By Kathleen Trissel
The blessing of singleness is not always seen—but on the other side of the struggle with the status of being single lays a contentment that is rich with joy.
As a young believer, when I read the words of Jesus in Matthew 19:12, they stuck in my heart. Jesus spoke of singleness and encouraged those who could to receive his message. Now, at 53 years old, never having married, the words are more intimate in my relationship with Christ than they were at first.
Comparing with Others
As a younger woman I looked around and saw other women who were in promising relationships with men, and I longed to have the same. I fell in love with one man from a distance. He worked at the church, and I sent him cards to encourage him. But it backfired, and he angrily confronted me, saying that if I loved him, I’d stop sending him cards. I was crushed; I really did care for him. Count me a little old-fashioned, but I now believe the man should take the initiative. Elisabeth Elliot, the widow of martyred missionary Jim Elliot, agrees with this. I suppose there are differences in opinion.
I continued to hope that God had a person for me, but deep in my spirit, I didn’t think so. I related to Corrie Ten Boom’s story in The Hiding Place. She told of falling in love with a young man who visited her family home, until one day he stopped by with his fiancée. Tears streamed down her face with devastation, as she threw herself on her bed. She wrote that even though her father encouraged her by telling her there’d be another man that God had for her, she said she knew there would not be another man. I know how she felt.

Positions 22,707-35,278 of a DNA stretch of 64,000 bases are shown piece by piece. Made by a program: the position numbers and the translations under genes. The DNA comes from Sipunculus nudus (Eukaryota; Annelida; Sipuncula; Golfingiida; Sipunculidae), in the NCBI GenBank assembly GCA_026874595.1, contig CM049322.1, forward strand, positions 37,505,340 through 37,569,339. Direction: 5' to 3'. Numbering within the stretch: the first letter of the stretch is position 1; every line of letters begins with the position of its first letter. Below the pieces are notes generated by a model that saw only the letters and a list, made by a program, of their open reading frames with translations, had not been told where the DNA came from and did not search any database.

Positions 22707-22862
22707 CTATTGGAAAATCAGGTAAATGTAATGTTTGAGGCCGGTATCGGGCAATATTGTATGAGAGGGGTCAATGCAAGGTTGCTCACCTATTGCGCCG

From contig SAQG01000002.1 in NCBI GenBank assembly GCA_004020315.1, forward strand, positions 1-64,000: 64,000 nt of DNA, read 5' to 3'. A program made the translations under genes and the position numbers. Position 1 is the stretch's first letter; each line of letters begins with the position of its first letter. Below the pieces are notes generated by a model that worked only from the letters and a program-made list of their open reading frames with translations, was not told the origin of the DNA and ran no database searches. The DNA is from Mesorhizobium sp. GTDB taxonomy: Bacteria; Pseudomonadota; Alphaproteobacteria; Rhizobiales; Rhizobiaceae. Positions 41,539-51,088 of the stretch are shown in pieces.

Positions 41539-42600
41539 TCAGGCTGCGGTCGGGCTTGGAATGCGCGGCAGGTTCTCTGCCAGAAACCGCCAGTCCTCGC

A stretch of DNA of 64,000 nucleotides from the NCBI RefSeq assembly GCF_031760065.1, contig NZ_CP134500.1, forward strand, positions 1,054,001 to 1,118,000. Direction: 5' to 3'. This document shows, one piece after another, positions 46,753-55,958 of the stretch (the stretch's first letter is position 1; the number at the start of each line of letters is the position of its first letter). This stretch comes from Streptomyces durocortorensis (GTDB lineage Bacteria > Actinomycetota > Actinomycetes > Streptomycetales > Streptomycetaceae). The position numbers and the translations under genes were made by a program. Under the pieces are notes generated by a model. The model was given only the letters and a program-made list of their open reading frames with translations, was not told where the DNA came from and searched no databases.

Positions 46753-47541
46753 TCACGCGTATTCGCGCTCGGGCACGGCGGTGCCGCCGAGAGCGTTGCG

Looking at the good marriages others had only made it worse. I longed to share my life with a godly man. I imagined what it would be like to have a husband with whom I could pray and share intimate conversation. Though this served only to torment.
Traps to Avoid
I’ve seen women who are desperate for a man. The resulting blindness prevents them from seeing the warning signs because they’re looking through rose-colored glasses. Some Christians settle for spouses who are not believers. This happens because it’s difficult to wait on the Lord in an area of life that’s so deeply personal. Remember Sarah who couldn’t wait to have a son. She manipulated the situation to get what she wanted, and from it she experienced a heartache she didn’t count on (Genesis 16). It’s the same for us.
I saw this firsthand when I worked as a professional counselor with domestic violence victims. I often heard stories about how they saw the warning signals but chose to ignore them because they were desperate for marriage.
I found a quote by James McDonald that relates well: “Beware of begging God for non-essentials; in time, you may come to hate what you thought you had to have.” Numbers 11:19, 20 illustrates this point also. The people longed to have meat to eat, and God gave them their desire, but we’re told they came to hate it.
Running from your place of singleness by filling time with endless activity is unhealthy and won’t bring the peace and contentment desired. It will leave you feeling empty, as though something is missing. Something is missing, but it’s not the man or woman you long to have in your life. It might be emotional intimacy with Christ that’s missing.
When we’re so focused in one direction, it consumes our thoughts, making it difficult to think about the things of Christ and our role in his purpose on earth. It’s important to develop godly relationships with others; otherwise it’s easy to fall into the trap of feeling sorry for ourselves. I go to a singles Sunday school class for this reason.